Inside The New York Botanical Garden
Archive: November 2009
Posted in Gardening Tips on November 30 2009, by Sonia Uyterhoeven
||Sonia Uyterhoeven is Gardener for Public Education.
Last week I blogged about the causes of late blight. This week we’ll look at ways to deal with it and other fungal diseases in general.
Here at the Garden, we thought we had missed the late blight since we made it through the initial onslaught unscathed. The problem with fungal spores is that some of them love to hang around. In late August we went out into the garden on a Monday after a heavy weekend rain and found a number of plants covered with white powdery spots.
On further inspection we found signs of brown lesions on stems, and several of the leaves were starting to darken into brown spots. Since this fungal problem progresses so rapidly, we decided that we wouldn’t wait to get the problem plants tested. I spent an afternoon filling garbage bags with diseased tomato plants, carefully cutting them up piece by piece so as not to unwittingly spread spores all over the place. Even for compost aficionados, it is advised to toss diseased plants into the trash rather than risk the disease surviving the composting process and infecting new areas of the garden.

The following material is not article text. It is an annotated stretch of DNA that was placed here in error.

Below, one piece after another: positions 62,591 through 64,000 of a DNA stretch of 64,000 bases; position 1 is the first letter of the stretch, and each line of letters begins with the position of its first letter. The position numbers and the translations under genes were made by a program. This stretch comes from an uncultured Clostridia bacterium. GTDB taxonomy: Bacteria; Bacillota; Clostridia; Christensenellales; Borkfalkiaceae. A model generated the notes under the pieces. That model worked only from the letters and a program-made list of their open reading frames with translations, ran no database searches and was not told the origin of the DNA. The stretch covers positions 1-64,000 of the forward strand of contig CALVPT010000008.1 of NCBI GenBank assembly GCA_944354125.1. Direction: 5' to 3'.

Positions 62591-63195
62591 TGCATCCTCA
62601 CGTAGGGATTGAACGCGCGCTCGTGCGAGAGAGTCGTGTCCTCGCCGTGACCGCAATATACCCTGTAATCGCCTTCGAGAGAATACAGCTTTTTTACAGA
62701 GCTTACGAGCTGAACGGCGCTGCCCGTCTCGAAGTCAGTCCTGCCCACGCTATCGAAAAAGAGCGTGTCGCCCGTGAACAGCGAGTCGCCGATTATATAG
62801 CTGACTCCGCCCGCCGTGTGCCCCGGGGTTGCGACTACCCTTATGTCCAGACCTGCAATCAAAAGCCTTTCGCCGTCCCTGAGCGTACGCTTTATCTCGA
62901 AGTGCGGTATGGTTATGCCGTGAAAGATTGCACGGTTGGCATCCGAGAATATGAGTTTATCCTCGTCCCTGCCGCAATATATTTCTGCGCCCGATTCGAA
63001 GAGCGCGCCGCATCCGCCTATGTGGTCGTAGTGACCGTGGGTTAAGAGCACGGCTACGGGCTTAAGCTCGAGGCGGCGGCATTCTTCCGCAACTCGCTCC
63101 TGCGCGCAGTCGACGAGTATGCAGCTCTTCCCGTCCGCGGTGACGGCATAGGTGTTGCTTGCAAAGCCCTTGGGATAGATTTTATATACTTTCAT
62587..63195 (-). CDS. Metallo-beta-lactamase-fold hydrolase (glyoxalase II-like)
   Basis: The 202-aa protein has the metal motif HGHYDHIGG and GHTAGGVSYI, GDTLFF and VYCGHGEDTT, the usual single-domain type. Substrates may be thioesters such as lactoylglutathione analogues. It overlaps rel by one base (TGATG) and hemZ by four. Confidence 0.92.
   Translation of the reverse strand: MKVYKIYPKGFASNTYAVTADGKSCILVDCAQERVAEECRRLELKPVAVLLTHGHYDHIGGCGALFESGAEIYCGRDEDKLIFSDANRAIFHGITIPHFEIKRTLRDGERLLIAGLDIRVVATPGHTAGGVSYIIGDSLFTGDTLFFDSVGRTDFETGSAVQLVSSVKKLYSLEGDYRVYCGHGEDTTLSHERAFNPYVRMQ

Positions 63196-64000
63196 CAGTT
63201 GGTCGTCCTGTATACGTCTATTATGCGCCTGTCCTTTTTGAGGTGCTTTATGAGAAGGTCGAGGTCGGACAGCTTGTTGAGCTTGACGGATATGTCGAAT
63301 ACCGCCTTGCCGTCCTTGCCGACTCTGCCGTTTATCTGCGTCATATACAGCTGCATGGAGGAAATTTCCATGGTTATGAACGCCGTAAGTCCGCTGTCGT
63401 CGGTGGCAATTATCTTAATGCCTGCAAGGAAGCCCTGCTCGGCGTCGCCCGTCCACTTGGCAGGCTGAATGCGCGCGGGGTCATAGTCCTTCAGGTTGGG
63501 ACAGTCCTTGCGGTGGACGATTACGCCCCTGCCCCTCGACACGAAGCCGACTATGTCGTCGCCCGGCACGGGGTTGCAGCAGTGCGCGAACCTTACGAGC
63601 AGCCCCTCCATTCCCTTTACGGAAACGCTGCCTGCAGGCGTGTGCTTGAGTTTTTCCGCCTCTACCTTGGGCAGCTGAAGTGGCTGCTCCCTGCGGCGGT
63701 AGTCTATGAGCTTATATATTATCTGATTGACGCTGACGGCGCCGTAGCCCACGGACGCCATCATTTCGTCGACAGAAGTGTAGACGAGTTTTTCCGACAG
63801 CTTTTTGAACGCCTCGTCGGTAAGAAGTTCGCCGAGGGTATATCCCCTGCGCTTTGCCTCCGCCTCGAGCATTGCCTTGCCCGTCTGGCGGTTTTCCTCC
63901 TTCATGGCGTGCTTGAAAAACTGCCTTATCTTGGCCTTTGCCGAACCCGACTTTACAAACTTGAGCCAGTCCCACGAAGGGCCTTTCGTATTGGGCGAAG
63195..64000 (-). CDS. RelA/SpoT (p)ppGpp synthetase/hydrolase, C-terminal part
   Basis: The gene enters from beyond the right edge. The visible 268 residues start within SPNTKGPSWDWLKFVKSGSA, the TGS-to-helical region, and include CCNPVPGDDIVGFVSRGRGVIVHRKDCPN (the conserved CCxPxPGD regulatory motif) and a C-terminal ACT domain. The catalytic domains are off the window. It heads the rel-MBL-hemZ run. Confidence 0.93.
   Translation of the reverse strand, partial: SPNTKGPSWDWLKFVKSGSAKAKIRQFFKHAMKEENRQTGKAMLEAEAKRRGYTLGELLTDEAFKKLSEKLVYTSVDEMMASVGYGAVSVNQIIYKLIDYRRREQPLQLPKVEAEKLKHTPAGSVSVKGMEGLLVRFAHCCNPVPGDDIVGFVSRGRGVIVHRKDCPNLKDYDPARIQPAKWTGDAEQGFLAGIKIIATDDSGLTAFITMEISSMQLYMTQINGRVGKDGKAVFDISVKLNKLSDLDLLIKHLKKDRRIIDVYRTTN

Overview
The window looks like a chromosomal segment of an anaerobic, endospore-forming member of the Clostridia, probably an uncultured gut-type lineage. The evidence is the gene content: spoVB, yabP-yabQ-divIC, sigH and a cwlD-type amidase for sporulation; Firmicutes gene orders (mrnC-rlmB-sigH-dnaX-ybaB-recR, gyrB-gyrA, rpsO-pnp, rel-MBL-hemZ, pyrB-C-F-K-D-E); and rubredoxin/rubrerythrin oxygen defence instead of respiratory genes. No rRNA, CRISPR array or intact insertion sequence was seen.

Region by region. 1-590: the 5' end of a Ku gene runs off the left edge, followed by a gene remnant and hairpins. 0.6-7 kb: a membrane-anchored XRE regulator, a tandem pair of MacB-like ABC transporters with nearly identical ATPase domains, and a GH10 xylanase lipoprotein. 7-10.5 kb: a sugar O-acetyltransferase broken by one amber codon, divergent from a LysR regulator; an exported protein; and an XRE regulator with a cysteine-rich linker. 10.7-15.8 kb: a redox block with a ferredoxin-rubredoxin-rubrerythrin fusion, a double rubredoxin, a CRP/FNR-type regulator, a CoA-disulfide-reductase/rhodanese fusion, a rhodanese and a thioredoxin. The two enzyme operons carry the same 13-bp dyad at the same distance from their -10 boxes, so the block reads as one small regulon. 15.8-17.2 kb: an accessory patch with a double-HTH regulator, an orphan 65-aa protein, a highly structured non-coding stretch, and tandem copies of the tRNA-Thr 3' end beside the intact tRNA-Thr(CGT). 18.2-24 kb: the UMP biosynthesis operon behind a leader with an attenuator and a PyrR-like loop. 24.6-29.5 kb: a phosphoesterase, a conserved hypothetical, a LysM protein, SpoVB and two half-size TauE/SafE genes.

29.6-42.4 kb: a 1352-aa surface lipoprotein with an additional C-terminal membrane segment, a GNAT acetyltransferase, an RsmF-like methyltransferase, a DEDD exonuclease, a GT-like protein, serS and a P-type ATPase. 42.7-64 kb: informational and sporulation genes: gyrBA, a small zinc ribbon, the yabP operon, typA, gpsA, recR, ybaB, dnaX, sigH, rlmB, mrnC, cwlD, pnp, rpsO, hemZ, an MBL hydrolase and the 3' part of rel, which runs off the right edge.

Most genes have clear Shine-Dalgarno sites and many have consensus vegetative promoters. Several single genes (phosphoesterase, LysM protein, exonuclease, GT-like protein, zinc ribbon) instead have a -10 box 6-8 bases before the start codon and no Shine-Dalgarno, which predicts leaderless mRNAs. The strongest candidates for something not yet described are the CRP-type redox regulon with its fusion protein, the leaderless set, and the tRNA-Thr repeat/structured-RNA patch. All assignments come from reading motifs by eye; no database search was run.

After I disposed of the wreckage, I went back into the garden and doused the remaining tomato plants with a product called Plant Health Care Biopak Plus. It is a micronutrient treatment with beneficial bacteria that supports plant vigor (it is similar to spraying the plants with compost tea to protect them).
Posted in Exhibitions, Holiday Train Show, Programs and Events on November 25 2009, by Plant Talk
|View Holiday Train Show, Ex Libris Exhibition, and More
Before sitting down to turkey and stuffing, come enjoy the bounty of the Garden, which is open on Thanksgiving Day this year, from 10 a.m. to 6 p.m. The Garden will have extended hours for the remainder of the weekend for your enjoyment, relaxation, and gift shopping: from 10 a.m. to 7 p.m., Friday through Sunday, November 27–29.
Weekend highlights include:
- Holiday Train Show —Step into a seasonal wonderland in the Conservatory.
- Gingerbread Adventures —Marvel at the kid-sized gingerbread house and decorate gingersnaps in the Everett Children’s Adventure Garden.
- Ex Libris: Treasures from the LuEsther T. Mertz Library —See botanical books and artistic treasures never before exhibited to the public in the Rondina and LoFaro Gallery.
- 250 acres of fall beauty—Catch the end of autumn’s colorful display in the gardens and Native Forest.
- Holiday shopping and lunch—Find wonderful gifts for everyone on your list at Shop in the Garden and then grab lunch or a snack at one of our two Cafes.
The New York Botanical Garden is thankful for your patronage and support. Come share the day and the long holiday weekend with us, and have a Happy Thanksgiving!